Another object of the present invention is to provide a microbicidal mat which readily allows itself to be disposed of by incineration after use.

DISCLOSURE OF INVENTION

The inventors of the present invention have discovered the fact that an aqueous solution of an alkali metal salt exhibits an extensive anti microbial activity and possesses an anti microbial activity even against microbes having a resistance against a disinfectant such as a chlorhexidine gluconate solution, and have accomplished the present invention.

The present invention provides a microbicidal mat comprising a liquid-absorptive mat body containing an alkaline compound as a microbicide.

In this case, the mat body may further contain a surface active agent and/or a water-retentive agent comprising a substance which is stable against water and has deliquescence in addition to the alkaline compound.

Examples of alkaline compounds to be used for the microbicide include an alkali metal carbonate, an alkali metal bicarbonate, an alkali metal borate or an alkali metal phosphate. The surface active agent is preferably an anionic surface active agent.

These substances contained in the mat body are eventually dissolved in water to function individually according to a method of using the mat to be described later. However, when on market, the mat preferably has the mat body dried to a degree such as to contain the foregoing substances recrystallized into crystals (in powdery states) so as to reduce the time and labor for its transportation and facilitate its quality control.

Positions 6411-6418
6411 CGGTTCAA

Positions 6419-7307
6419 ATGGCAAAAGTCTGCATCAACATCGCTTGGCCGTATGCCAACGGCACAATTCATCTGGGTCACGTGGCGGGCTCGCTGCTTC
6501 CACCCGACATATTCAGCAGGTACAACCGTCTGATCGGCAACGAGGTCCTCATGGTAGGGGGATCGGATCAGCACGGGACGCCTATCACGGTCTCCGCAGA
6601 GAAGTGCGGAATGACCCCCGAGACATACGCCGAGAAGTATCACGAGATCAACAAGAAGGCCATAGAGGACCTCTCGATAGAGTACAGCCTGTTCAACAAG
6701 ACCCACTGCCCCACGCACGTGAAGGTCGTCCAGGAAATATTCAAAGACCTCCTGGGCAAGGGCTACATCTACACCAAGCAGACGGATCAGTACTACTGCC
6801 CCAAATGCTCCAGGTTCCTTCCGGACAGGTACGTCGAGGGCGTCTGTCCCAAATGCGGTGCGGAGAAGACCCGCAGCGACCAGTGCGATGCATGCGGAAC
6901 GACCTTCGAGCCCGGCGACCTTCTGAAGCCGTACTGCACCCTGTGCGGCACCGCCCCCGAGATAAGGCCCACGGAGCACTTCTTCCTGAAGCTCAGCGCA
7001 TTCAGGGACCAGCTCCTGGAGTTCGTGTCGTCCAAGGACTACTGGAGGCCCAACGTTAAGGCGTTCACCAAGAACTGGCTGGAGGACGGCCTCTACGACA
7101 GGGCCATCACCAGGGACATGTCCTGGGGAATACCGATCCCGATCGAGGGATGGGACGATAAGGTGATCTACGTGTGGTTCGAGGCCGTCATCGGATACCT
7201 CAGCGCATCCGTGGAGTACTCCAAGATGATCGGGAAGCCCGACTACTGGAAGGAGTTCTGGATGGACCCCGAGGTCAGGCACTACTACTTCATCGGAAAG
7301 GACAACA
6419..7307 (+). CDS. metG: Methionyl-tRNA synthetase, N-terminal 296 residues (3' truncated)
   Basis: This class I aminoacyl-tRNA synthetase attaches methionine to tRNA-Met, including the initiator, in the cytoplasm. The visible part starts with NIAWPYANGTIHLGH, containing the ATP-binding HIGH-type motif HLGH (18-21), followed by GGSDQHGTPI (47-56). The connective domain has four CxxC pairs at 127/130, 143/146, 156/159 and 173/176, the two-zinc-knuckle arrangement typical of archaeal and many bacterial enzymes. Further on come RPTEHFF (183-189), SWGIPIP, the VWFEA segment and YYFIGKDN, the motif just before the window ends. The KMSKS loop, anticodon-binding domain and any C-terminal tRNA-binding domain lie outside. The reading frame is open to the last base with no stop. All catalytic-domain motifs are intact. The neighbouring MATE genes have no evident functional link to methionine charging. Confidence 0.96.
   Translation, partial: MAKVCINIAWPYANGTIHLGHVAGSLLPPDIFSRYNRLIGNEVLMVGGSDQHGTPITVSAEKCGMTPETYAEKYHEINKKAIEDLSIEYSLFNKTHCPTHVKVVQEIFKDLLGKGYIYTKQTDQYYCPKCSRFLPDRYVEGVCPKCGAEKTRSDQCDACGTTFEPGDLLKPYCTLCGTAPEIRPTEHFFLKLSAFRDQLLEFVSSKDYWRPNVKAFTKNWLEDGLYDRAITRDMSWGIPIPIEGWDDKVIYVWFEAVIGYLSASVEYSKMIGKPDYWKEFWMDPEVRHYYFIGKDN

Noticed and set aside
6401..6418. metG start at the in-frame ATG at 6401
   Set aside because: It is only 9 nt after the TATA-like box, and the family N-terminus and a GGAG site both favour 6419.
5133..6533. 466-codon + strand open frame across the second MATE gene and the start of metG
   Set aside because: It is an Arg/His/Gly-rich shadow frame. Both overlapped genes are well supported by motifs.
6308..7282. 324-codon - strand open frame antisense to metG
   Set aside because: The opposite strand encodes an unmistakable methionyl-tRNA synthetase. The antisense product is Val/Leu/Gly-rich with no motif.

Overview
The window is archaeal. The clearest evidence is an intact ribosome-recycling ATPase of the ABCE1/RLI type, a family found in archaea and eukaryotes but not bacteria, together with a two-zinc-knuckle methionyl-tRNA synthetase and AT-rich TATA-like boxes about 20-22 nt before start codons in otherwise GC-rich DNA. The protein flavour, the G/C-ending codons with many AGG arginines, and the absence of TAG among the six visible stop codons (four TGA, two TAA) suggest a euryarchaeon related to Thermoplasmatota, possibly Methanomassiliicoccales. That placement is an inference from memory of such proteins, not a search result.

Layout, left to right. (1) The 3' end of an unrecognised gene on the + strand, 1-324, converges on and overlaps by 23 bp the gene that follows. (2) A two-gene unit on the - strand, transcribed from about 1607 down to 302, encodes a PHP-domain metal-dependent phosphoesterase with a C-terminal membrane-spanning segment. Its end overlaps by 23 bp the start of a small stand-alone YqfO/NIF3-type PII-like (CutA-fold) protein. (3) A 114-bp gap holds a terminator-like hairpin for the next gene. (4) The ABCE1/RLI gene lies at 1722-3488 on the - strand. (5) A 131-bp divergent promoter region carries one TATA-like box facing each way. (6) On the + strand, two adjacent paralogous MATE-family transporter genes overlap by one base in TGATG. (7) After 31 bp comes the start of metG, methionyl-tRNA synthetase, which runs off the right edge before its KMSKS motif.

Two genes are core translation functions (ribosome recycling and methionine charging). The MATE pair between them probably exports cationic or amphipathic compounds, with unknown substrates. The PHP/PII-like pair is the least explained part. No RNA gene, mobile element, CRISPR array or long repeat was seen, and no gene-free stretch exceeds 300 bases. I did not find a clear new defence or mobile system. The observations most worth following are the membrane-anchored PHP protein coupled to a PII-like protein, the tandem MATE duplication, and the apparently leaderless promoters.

The mat body may comprise a combustible nonwoven fabric, a foamed polymer resin or other water-absorptive material having voids therein. In the case of the mat body comprising a combustible nonwoven fabric, the mat body may be provided on the top surface thereof with fuzzing-preventive portions made of resin in a scattered fashion, so as to prevent fuzzes of the nonwoven fabric from scattering.

In use, the microbicidal mat of the present invention is rendered wet by supplying water to the mat body comprising any material. Preventing the liquid impregnating the mat body from leaking out enables the wet state of the mat body to be maintained for a prolonged period of time, thus leading to a prolonged duration of the microbicidal activity of the mat.

To this end the underside of the mat body is preferably laminated with a waterstop film. Also, from this standpoint, the mat body is preferably disposed within the recess of a frame. Alternatively, where the microbicidal mat is composed of the mat body solely without using a frame, the mat body is provided on its outer peripheral edges with a bank portion made of a hydrophobic synthetic resin for enclosing the mat body.

Where such a mat body is to be directly installed at the entrance of a clean zone or disposed within the recess of a frame, the waterstop sheet is preferably provided on its underside with a sticky layer.

If a sticky layer having a strong stickiness is directly attached to the underside of the waterstop sheet, the sticky material may adhere to hands or clothing of an operator when the mat body is to be installed or the mat body may become difficult to strip off after use. This may sometimes require time and labor for changing the mat body for a new one.